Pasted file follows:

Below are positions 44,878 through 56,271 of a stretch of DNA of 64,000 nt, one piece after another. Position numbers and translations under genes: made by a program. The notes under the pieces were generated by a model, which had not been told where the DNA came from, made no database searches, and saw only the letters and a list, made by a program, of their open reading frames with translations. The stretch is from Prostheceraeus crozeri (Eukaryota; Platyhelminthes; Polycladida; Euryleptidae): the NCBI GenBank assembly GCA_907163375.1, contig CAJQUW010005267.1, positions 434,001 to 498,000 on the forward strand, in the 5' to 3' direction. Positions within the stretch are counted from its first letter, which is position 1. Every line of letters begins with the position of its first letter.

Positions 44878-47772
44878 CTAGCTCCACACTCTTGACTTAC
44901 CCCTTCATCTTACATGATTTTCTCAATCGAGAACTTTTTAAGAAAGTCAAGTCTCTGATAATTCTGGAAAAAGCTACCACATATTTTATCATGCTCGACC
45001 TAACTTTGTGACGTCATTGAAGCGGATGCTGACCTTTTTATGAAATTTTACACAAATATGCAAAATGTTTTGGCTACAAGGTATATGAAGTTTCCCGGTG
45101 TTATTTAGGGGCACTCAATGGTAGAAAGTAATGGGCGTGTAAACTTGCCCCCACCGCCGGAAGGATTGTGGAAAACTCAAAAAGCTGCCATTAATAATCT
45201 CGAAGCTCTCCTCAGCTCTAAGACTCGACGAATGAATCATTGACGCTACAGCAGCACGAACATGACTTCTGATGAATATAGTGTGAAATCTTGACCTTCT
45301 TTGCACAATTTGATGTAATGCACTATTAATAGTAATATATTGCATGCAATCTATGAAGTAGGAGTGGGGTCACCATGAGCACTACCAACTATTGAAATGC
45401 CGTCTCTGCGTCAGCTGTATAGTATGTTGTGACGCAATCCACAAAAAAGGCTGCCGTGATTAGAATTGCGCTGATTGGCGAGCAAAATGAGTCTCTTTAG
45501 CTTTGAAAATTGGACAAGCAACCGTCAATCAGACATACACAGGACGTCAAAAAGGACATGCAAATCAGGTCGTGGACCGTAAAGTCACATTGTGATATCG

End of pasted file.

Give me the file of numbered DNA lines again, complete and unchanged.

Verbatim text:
Below are positions 44,878 through 56,271 of a stretch of DNA of 64,000 nt, one piece after another. Position numbers and translations under genes: made by a program. The notes under the pieces were generated by a model, which had not been told where the DNA came from, made no database searches, and saw only the letters and a list, made by a program, of their open reading frames with translations. The stretch is from Prostheceraeus crozeri (Eukaryota; Platyhelminthes; Polycladida; Euryleptidae): the NCBI GenBank assembly GCA_907163375.1, contig CAJQUW010005267.1, positions 434,001 to 498,000 on the forward strand, in the 5' to 3' direction. Positions within the stretch are counted from its first letter, which is position 1. Every line of letters begins with the position of its first letter.

Positions 44878-47772
44878 CTAGCTCCACACTCTTGACTTAC
44901 CCCTTCATCTTACATGATTTTCTCAATCGAGAACTTTTTAAGAAAGTCAAGTCTCTGATAATTCTGGAAAAAGCTACCACATATTTTATCATGCTCGACC
45001 TAACTTTGTGACGTCATTGAAGCGGATGCTGACCTTTTTATGAAATTTTACACAAATATGCAAAATGTTTTGGCTACAAGGTATATGAAGTTTCCCGGTG
45101 TTATTTAGGGGCACTCAATGGTAGAAAGTAATGGGCGTGTAAACTTGCCCCCACCGCCGGAAGGATTGTGGAAAACTCAAAAAGCTGCCATTAATAATCT
45201 CGAAGCTCTCCTCAGCTCTAAGACTCGACGAATGAATCATTGACGCTACAGCAGCACGAACATGACTTCTGATGAATATAGTGTGAAATCTTGACCTTCT
45301 TTGCACAATTTGATGTAATGCACTATTAATAGTAATATATTGCATGCAATCTATGAAGTAGGAGTGGGGTCACCATGAGCACTACCAACTATTGAAATGC
45401 CGTCTCTGCGTCAGCTGTATAGTATGTTGTGACGCAATCCACAAAAAAGGCTGCCGTGATTAGAATTGCGCTGATTGGCGAGCAAAATGAGTCTCTTTAG
45501 CTTTGAAAATTGGACAAGCAACCGTCAATCAGACATACACAGGACGTCAAAAAGGACATGCAAATCAGGTCGTGGACCGTAAAGTCACATTGTGATATCG